64th CSG Soldiers Conduct Armored Security Vehicle Training

Story by PFC Fabian Ortega
64th CSG PAO

Camp Anaconda, Iraq — "Allen wrench, vise grips, slip joint [model] number 7-3-9-4," Al Marshall called out to the Soldiers of HHC, 64th CSG, and other Soldiers who began a six day Armored Security Vehicle Operator's New Equipment Training (OPS NET) course Nov. 27, at Camp Anaconda.

Marshall, an ASV instructor and civilian contractor working for Dimensions International Incorporated, called out tool names and equipment parts, allowing Soldiers to orient themselves with the new basic issue equipment for the vehicle, during the supply transaction and property inventory portion of the course.

"Soldiers get [the M1117 ASV] straight from the manufacturer, Textron Marine and Land Systems," said David T. Ward, Fielding Manager and site lead from the Program Executive Office of Combat Support and Combat Service Support.

The ASV's are flown in from New Orleans, to the only ASV training and fielding site in the Army, which is here at Anaconda, and Soldiers assemble the vehicle's weapons systems and other vehicle components during the OPS NET course, said Ward. This will be the vehicle they take back to their units, he added.

Soldiers, like Pfc. Nathan Ellis, who is with his first unit, HHC, 64th CSG, as a radio operator maintainer, appreciate the hands on training and experience gained from assembling and disassembling the vehicles seemingly complex apparatus, said Ellis.

Ellis is one of 4 HHC, 64th CSG Soldiers at Camp Anaconda for the training. He was accompanied by fellow soldiers: Spc. Jose-Luis Mariscal, Spc. Pennifill, and Sgt. Andrea Alvarado.

"I have never worked with a weapons system like the one on the ASV," he said. "Getting a feel for the MK 19, .50 cal. and the vehicle is a new experience for me." "You learn a lot from the instructors because they give you a lot of hands on training," Ellis said.

Sgt. Andrea Alvarado, a truck driver with HHC, 64th CSG also thinks very highly of the training and the staff.

"I know when I go back to my unit and I am asked to train other Soldiers on how to operate the ASV, I can do so with confidence," she said. "I can impart whatever knowledge I gained from the teachers here, and share all of that with our Soldiers."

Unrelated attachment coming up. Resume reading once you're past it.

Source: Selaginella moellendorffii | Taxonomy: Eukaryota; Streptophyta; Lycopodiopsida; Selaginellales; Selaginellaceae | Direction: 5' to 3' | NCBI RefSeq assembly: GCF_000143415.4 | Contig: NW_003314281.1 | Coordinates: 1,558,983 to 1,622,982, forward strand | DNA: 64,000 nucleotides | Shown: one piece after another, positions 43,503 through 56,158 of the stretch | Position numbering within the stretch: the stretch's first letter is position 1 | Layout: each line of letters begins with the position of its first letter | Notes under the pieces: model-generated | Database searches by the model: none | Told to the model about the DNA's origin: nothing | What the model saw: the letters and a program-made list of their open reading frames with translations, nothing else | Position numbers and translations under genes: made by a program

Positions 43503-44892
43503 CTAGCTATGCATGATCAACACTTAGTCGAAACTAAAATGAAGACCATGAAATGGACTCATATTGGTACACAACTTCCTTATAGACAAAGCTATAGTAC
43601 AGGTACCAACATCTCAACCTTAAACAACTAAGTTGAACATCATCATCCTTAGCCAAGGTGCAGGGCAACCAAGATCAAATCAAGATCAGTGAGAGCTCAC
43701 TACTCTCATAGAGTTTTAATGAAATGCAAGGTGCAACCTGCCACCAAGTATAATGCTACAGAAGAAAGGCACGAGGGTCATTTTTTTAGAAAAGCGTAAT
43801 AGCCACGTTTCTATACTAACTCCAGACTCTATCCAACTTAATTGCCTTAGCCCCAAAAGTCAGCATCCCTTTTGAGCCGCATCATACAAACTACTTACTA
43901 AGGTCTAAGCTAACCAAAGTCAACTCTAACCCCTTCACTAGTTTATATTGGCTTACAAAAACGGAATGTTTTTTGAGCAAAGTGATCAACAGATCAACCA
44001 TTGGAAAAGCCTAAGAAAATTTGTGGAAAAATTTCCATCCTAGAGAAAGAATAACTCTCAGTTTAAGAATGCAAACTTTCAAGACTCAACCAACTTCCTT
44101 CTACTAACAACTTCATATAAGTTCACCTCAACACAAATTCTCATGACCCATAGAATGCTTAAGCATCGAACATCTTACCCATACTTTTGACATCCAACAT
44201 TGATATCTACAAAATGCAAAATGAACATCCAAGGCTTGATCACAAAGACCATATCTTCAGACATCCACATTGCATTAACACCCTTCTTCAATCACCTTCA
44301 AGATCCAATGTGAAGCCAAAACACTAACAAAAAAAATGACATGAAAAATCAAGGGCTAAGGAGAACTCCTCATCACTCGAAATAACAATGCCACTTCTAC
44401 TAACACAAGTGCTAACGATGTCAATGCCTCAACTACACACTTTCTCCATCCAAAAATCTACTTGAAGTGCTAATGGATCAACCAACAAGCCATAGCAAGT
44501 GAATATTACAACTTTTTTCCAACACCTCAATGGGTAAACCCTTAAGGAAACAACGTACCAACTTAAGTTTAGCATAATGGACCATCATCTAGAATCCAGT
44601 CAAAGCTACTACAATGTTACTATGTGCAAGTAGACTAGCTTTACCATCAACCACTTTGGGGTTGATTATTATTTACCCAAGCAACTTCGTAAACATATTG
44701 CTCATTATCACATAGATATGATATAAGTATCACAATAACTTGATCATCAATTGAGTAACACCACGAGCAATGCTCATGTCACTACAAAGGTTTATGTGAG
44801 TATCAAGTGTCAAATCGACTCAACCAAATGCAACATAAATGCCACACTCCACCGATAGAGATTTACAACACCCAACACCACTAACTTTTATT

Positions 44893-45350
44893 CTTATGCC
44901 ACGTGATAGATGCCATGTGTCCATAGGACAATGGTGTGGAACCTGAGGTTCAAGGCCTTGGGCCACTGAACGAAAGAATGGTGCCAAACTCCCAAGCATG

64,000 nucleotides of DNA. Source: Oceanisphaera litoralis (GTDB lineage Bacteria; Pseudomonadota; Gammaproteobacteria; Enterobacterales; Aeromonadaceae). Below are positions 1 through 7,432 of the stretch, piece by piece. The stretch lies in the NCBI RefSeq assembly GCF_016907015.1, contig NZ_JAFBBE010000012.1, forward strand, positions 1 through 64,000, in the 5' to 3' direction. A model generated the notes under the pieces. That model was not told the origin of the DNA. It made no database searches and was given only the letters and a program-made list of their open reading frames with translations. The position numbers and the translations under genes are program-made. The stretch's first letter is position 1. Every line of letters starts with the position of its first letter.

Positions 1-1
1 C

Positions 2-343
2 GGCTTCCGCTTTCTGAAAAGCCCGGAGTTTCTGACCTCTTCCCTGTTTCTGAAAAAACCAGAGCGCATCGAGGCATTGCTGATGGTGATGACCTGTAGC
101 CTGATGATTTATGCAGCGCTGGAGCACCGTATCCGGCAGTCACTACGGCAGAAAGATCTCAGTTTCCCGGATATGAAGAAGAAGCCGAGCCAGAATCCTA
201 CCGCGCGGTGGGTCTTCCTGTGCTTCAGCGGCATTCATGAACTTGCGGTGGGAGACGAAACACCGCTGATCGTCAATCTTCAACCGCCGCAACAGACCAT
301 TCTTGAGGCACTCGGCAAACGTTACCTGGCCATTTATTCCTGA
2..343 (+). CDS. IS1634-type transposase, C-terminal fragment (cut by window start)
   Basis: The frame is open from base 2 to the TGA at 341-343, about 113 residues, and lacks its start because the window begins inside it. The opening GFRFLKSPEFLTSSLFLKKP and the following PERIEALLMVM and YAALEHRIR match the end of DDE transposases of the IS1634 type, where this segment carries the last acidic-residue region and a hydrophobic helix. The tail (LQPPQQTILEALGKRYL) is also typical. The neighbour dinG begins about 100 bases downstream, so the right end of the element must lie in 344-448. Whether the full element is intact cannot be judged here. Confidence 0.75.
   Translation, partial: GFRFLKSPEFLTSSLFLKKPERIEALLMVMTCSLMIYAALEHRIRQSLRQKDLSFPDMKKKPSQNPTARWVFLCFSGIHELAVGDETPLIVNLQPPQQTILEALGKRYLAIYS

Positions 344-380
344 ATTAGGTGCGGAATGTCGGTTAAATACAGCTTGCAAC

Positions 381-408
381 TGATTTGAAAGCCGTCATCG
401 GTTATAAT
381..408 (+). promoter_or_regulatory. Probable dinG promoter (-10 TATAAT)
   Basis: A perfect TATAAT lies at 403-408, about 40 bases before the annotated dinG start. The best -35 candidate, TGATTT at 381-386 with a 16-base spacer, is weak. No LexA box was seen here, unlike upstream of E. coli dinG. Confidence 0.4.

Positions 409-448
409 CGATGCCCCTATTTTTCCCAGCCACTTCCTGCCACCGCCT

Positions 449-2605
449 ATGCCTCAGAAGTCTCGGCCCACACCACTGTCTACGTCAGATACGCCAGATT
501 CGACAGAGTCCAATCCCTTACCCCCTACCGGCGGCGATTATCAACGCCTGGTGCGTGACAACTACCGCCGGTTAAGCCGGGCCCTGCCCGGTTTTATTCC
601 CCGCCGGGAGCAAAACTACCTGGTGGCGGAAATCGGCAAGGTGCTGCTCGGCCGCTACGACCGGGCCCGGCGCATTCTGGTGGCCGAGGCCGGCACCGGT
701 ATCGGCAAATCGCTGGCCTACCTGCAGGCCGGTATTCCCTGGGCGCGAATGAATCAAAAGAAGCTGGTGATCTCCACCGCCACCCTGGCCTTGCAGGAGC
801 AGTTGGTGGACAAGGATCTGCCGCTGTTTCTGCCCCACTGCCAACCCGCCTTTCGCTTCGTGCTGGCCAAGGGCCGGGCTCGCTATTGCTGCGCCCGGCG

"I think it's the best training I have gotten while I've been in the Army," exclaimed Alvarado, when asked where she would rank the six day OPS NET course, alongside other schools she has attended during her 6 year career in the Army.

The instructors took extra time with me and went over different areas of instruction, particularly the communications and .50 cal part of the training, said Alvarado. I had a difficult time with those two areas, but they repeatedly drilled the curriculum into my head while at the same time keeping my interest in the training; so yeah, I feel very comfortable with the training.

The fielding and training site has been operating since April 2005 and instructors feel the OPS NET course is more than sufficient training for the Army's newest answer to convoy security.

Students learn through class room instruction and hands on training, some of the blocks of instruction include: procedures for vehicle rollovers, fire commands for the weapons systems, how to fire the M48 .50 cal & MK19 at an offsite range, hasty evacuation of the ASV, how to evacuate casualties from the ASV, .50 cal operations drills, and leader training.

"We teach the students everything we know," said Ricky L. Lovelace, the ASV Mobile Equipment Supervisor for Dimensions International Inc. and former Soldier. "Everything we teach them is going to help them on the battlefield; the more knowledge we give them, the more lives we may able to save."